12. Top 5 books you would not recommend

    Wouldn't recommend: Unbearable lightness of being - Kundera. Awful. Just awful. I could barely remember anything of it immediately upon completion except that it (perhaps) features a couple that didn't like each other. The author then documented and analysed their doomed and depressing relationship with rather questionable pulp-psychology, which seemed rather pretentious and deliberately obtuse. Do not read. Waste of time. Life's too short for rubbish books. Jane Eyre - Bronte. Brilliantly written in typically long, well crafted and beautiful Victorian sentences.Unfortunately, I found the plot lacking and I could not identify with nor connect with the characters. I read Tess of the D'urbervilles shortly afterwards and was struck by the fact that, albeit in worse prose, the story gripped me more completely from start to finish. With Jane Eyre, I marvelled at how it was wrought but unfortunately it did not enchant me at all. Midnight's Children - Rushdie. The only book by Rushdie I have read - although I wouldn't mind reading The Satanic Verses, just to see what the fuss is about. In many ways, I disliked this book for the opposite reason I gave for Jane Eyre. Midnight's Children is an interesting idea with a decent plot, but the writing was not to my taste. I was a fan of the writing style of Rushdie's late friend Christopher Hitchens and thought Rushdie might be similar in style: but it was apples and oranges. Rushdie has none of Hitchen's Orwellian or Swiftian brevity in his sentence construction. His sentences were so convoluted and long, at times, that it took several readings to pin down his intended meaning. Moby Dick - Melville. Just a very hard read, with little gain at the end. The central premise and plot is great but its execution is clumsy and the prose can be leaden at times. Quite regularly, actually. Like the KJ Bible, there are gems hidden within its covers but you have to wade through mountains of literary dirt to find the small diamonds.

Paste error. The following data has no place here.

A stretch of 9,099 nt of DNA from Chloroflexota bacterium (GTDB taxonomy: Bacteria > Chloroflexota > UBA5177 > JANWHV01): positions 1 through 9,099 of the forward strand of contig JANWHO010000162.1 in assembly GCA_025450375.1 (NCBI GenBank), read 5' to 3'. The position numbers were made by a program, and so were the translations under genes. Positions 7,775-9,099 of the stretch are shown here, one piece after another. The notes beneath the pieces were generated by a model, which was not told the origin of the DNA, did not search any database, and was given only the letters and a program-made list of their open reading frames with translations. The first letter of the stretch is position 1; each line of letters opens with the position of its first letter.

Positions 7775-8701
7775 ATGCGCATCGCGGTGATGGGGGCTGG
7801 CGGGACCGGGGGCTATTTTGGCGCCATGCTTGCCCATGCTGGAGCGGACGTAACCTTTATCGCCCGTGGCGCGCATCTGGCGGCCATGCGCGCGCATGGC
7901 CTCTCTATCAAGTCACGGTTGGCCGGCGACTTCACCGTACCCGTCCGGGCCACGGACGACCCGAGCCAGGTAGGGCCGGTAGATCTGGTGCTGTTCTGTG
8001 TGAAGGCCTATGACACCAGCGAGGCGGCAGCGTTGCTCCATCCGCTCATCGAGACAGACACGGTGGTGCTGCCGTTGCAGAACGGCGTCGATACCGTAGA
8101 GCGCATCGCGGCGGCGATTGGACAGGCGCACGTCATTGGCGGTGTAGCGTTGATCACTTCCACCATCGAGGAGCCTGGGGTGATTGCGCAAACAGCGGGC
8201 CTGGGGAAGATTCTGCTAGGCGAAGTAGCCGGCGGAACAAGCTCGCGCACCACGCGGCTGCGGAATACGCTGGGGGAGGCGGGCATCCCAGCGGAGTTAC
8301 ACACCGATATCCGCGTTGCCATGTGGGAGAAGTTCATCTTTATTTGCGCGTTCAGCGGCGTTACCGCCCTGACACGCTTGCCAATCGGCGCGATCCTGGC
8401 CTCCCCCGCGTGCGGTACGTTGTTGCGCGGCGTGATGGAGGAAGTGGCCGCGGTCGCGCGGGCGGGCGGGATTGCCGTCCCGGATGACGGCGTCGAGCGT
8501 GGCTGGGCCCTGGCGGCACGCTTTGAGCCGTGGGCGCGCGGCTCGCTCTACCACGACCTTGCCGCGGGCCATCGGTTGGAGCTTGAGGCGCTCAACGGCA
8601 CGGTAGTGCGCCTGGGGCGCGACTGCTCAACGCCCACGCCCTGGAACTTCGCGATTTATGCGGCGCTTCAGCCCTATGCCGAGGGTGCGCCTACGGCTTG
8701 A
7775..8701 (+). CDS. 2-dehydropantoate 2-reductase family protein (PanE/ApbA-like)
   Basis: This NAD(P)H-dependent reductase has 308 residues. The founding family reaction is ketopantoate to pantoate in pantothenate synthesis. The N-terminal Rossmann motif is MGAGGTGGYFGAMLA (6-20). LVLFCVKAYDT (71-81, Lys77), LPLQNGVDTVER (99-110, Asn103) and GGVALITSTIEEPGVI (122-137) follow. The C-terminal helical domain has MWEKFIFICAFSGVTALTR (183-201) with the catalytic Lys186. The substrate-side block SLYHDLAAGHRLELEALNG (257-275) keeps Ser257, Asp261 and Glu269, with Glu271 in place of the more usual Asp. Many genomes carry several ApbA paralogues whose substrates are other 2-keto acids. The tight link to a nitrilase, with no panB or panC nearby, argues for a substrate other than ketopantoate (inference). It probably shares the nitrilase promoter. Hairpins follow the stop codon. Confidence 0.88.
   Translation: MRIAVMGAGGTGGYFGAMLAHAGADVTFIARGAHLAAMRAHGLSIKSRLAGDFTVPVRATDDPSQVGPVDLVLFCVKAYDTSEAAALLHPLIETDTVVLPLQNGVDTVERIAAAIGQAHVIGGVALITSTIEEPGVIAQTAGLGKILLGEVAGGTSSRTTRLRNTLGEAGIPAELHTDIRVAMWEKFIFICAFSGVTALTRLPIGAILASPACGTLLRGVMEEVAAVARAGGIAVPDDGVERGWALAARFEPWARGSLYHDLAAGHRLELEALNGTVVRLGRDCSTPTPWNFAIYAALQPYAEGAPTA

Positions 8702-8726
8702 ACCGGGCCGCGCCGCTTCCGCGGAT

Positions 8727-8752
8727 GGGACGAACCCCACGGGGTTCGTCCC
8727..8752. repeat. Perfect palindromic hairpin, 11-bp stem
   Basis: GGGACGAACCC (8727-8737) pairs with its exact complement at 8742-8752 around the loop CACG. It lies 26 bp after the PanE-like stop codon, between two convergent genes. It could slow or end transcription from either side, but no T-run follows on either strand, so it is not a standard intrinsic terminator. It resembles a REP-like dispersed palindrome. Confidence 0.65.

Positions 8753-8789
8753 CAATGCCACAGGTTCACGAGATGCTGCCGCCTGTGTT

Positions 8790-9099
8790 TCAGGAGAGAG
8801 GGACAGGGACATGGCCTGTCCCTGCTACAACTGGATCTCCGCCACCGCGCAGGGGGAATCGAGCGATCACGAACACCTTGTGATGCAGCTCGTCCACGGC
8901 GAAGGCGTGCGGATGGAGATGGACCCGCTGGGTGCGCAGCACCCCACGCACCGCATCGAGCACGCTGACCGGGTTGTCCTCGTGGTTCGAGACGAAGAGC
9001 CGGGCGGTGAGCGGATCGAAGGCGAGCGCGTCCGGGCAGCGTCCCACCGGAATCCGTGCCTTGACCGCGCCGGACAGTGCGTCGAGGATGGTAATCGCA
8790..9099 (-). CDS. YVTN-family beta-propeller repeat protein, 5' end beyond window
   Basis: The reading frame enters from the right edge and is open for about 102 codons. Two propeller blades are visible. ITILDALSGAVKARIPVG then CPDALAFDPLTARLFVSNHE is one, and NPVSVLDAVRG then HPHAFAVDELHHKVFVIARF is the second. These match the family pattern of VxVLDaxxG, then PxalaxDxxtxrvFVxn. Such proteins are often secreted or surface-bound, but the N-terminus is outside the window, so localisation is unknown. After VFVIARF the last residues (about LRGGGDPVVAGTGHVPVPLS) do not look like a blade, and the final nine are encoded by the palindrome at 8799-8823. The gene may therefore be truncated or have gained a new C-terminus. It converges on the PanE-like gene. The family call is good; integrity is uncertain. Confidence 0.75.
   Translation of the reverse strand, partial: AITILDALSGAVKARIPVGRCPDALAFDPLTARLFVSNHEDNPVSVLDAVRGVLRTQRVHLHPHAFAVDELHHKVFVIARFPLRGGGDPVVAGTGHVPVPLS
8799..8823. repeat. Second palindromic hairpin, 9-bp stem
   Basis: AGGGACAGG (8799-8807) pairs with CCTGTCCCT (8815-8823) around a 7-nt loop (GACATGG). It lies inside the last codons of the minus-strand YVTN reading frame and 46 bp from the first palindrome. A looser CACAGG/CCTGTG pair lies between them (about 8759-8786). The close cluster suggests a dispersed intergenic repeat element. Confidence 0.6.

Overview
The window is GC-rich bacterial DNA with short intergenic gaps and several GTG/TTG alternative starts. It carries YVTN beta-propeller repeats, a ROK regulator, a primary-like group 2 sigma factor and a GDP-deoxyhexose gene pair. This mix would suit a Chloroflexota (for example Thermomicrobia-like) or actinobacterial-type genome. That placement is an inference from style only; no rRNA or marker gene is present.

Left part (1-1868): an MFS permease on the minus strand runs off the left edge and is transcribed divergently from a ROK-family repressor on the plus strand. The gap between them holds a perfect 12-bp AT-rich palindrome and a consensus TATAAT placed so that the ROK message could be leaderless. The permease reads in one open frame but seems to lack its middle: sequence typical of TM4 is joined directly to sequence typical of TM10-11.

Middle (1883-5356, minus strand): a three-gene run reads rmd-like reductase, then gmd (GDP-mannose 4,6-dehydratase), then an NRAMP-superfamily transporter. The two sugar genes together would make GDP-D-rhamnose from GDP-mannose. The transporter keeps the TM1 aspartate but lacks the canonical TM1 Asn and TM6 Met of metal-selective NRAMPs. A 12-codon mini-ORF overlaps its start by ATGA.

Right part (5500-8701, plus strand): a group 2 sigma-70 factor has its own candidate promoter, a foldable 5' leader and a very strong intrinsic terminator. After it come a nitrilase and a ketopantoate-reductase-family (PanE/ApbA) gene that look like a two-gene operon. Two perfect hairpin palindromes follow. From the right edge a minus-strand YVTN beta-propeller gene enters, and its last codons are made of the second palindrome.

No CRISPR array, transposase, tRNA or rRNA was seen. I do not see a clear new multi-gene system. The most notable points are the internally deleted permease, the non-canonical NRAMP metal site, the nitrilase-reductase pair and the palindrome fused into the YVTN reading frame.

13. What are your top three classics?

    Les Miserables - Hugo The Count of Monte Cristo - Dumas Animal Farm - Orwell Tough call. I like many classics. David Copperfield, Whitefang, Tess of the D'urbervilles, Frankenstein, Iliad and Odyssey, Dracula, The Jungle Books, Sherlock Holmes stories, The Once and Future King, The Lord of the Rings, The Foundation Trilogy, 1984, The Phantom of the Opera, etc.
  14. Help needed with dystopian titles

    A Canticle for Leibowitz. The Penultimate Truth. We. The Man in the High Castle. The Children of Men. The Drowned World.
  15. Favourite Stephen King?

    I've read a few of King's novels and compilations, but by no means all of them. My favourites would have to be IT and The Stand. I also enjoyed Needful Things, Pet Cemetery, The Long Walk and The Dome (it has a surprising and Interesting reference to Lee Child's Jack Reacher character). I just couldn't like Salem's Lot - I wanted to, it was a good premise, but in the end I didn't enjoy it. One of many books I expected to like by the glowing reviews, but did not - for one reason or another. (For example, in sci-fi, I didn't like Farenheit 451 or Slaughterhouse Five - which would put me in the minority, I would assume, of science fiction fans.) Some people have suggested that King struggles with the novel format and should stick to short stories. I wouldn't go that far but, after reading a few of his collections of short stories, I'd say they might have a slight point. Some of his best writing is found there, or at least some of his best unadulterated prose, undiluted by less refined fare - like filler content, gratuitous descriptive asides, parochial genealogies or back-stories and other such unnecessary expository passages (or should that be pages!)